What is “Success” in Marriage?

BY KRISTINA HARTER, Ph.D.

In the complex world of marriage, success is a multifaceted concept that often requires us to redefine our understanding of it. As a couples therapist, I’ve seen countless couples face challenges and conflicts in their relationships, and I believe that embracing a new perspective on success can make all the difference.

1. Tolerating Feeling Unsuccessful

Success in marriage begins with the ability to tolerate feeling unsuccessful without taking it personally or responding defensively. It’s natural to feel caught off-guard, confused, or even disagree with your spouse when they express their feelings or concerns. However, success involves staying balanced and self-connected, responding from a place of calm and clarity, rather than reacting automatically with fight, flight, or freeze responses.

2. Embracing Moments of Confusion

Success isn’t about preventing moments of confusion, distance, or upset; it’s about keeping your internal balance when they inevitably occur. Remember that most negative emotions or conflicts in your marriage are not personal attacks – they’re often not about you at all. Understanding this can help you navigate difficult moments more effectively.

3. Opposite Action to De-Escalate Conflict

A powerful tool for resolving conflicts is practicing opposite action. When your reactions seem disproportionate to the situation or when you find yourselves stuck in the same old arguments, try opposite action or other thought. For instance, if you’re pushing your spouse away, consider reaching out instead. Understanding how your actions affect each other can break the cycle of conflict.

4. Understanding Attachment Styles

It’s crucial to differentiate between insecure and secure attachment styles and how they influence your interactions. Sometimes, we unconsciously seek to fulfill unmet childhood needs through our spouse, which can lead to emotional hijacking. Learning about attachment can provide valuable insights into your dynamics.

5. Radical Acceptance

Radical acceptance involves fully accepting the present moment without trying to change it. While we may not have explored this concept extensively in therapy, it can be a powerful tool for reducing conflict. Embracing what is happening in the moment can lead to greater understanding and empathy.

6. Guilt vs. Shame

Distinguish between guilt and shame. Guilt is a healthier emotion as it separates behavior from self-worth, promoting empathy and perspective-taking. On the other hand, shame can be destructive and lead to escalation and withdrawal. Embrace guilt as a catalyst for positive change.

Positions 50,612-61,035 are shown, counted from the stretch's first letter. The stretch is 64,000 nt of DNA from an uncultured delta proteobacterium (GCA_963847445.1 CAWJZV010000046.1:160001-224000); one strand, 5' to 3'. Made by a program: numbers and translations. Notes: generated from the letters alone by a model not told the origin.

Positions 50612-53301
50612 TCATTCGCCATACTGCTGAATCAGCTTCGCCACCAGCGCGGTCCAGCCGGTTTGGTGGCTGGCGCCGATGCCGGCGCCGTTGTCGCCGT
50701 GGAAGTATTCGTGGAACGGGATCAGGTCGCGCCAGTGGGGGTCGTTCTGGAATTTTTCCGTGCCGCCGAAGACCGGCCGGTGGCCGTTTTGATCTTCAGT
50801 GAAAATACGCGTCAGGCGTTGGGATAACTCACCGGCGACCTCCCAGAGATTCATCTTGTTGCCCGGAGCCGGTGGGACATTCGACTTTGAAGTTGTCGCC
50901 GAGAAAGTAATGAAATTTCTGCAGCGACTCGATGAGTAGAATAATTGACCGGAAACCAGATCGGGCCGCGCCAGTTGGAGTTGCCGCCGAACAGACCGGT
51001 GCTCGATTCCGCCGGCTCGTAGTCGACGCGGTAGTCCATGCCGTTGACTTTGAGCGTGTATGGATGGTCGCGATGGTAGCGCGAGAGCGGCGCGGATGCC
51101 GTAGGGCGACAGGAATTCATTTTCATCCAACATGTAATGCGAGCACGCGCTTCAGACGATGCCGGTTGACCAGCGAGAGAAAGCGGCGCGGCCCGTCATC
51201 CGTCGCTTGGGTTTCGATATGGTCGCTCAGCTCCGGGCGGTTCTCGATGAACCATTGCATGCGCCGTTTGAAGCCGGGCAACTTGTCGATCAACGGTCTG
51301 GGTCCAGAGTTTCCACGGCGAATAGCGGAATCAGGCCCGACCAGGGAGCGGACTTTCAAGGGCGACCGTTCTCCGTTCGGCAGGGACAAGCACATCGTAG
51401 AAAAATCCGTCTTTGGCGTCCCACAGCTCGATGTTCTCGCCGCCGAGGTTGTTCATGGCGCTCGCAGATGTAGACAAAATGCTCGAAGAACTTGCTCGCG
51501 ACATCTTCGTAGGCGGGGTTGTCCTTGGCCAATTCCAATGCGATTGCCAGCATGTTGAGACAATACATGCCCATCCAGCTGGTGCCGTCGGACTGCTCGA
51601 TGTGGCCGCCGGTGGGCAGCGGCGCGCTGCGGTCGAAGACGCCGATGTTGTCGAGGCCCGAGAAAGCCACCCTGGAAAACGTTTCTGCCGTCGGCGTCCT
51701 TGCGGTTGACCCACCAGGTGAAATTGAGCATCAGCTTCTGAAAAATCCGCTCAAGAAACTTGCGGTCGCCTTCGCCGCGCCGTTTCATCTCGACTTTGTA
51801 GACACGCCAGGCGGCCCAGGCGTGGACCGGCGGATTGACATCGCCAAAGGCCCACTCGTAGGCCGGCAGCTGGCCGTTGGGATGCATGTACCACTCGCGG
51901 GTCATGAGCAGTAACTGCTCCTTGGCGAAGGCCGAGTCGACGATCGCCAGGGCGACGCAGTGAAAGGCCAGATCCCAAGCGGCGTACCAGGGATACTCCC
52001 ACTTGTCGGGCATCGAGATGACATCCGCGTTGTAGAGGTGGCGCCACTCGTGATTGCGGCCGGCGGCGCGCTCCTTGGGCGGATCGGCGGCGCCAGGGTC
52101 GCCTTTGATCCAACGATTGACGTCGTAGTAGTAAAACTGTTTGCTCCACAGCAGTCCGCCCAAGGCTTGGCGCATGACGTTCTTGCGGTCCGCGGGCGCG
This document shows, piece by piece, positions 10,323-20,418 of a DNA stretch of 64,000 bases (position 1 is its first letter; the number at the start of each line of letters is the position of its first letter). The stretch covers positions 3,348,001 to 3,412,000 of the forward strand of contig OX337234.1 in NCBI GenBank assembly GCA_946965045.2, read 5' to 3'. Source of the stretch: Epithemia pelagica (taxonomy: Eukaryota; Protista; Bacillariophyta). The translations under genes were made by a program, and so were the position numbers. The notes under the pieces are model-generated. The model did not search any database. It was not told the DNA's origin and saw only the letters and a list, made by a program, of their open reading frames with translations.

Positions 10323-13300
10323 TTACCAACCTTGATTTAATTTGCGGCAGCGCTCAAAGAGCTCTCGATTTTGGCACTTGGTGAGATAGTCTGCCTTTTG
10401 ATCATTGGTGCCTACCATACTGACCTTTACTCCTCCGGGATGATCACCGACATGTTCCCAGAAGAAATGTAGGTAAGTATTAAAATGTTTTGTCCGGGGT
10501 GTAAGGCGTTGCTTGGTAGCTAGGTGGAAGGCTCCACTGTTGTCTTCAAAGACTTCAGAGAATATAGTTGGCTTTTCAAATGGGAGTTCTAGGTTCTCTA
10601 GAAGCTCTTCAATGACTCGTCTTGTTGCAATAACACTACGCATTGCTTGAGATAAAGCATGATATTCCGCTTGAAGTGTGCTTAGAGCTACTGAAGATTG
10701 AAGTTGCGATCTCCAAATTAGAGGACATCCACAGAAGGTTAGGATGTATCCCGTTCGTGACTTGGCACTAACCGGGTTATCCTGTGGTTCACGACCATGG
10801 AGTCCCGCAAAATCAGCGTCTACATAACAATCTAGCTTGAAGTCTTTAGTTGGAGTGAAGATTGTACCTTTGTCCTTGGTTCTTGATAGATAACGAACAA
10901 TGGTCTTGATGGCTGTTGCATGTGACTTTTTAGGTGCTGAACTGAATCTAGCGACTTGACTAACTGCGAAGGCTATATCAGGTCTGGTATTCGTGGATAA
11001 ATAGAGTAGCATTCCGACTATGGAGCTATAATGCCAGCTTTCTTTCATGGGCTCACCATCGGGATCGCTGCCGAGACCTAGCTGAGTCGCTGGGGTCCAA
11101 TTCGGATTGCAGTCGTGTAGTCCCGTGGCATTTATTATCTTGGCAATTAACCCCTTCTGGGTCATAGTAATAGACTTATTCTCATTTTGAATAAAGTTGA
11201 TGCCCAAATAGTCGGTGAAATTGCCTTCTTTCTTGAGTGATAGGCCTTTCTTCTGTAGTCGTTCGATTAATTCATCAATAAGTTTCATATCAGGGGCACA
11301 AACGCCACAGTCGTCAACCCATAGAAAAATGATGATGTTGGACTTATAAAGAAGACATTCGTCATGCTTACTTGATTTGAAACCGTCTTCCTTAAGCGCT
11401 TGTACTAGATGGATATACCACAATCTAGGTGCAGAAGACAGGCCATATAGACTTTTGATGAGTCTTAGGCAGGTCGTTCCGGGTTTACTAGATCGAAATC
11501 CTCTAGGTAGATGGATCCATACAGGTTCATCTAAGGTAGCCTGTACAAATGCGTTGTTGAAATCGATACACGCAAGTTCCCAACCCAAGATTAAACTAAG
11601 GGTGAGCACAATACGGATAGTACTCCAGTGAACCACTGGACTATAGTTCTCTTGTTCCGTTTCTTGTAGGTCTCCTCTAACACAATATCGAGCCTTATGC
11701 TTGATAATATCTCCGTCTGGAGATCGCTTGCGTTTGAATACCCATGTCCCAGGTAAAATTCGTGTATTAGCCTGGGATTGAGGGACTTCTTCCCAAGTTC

7. Accepting Unresolved Conflicts

Most marital conflicts are not resolved in the traditional sense. Success lies in changing how you respond to these conflicts, making them less hijacking and dire. Understand that conflicts are inevitable when two well-intentioned individuals negotiate a shared life.

8. Beneath the Surface

Remember that underneath the increased intensity and withdrawal in your conflicts lies a shared desire to protect your marriage. Approach each other’s “bad behavior” with compassion, much like you would with your children’s tantrums.

9. Breaking the Old Narrative

Do you want to cling to the old narrative, the same unproductive patterns? You sought intensive therapy because you’re ready for a new outcome. Be willing to deauthorize the old narrative and allow something new to happen. Applying the skills you’ve learned in therapy can facilitate this transformation.

10. Do a U-Turn

In moments of conflict, do a U-turn by turning your attention toward yourself rather than seeking external validation. This concept, coined by Richard Schwartz, encourages self-reflection and introspection during challenging times.

In conclusion, success in marriage is not about avoiding conflict but about navigating it with understanding, empathy, and self-awareness. By redefining success in this way and incorporating these principles into your relationship, you can create a stronger, more fulfilling partnership that stands the test of time.

About the Author

Kristina Harter, Ph.D., founded 1A Wellness in 2019. She has been a clinical psychologist for over 20 years.

Interested in learning more about Teletherapy or In-Person Therapy with 1A Wellness? Read more about our practice here.

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Note on Health Insurance

1A Wellness is a self-pay out-of-network practice. As such, we do not accept health insurance. But if your healthcare plan includes an out-of-network option, partial reimbursement may be available. See our FAQ section for more information.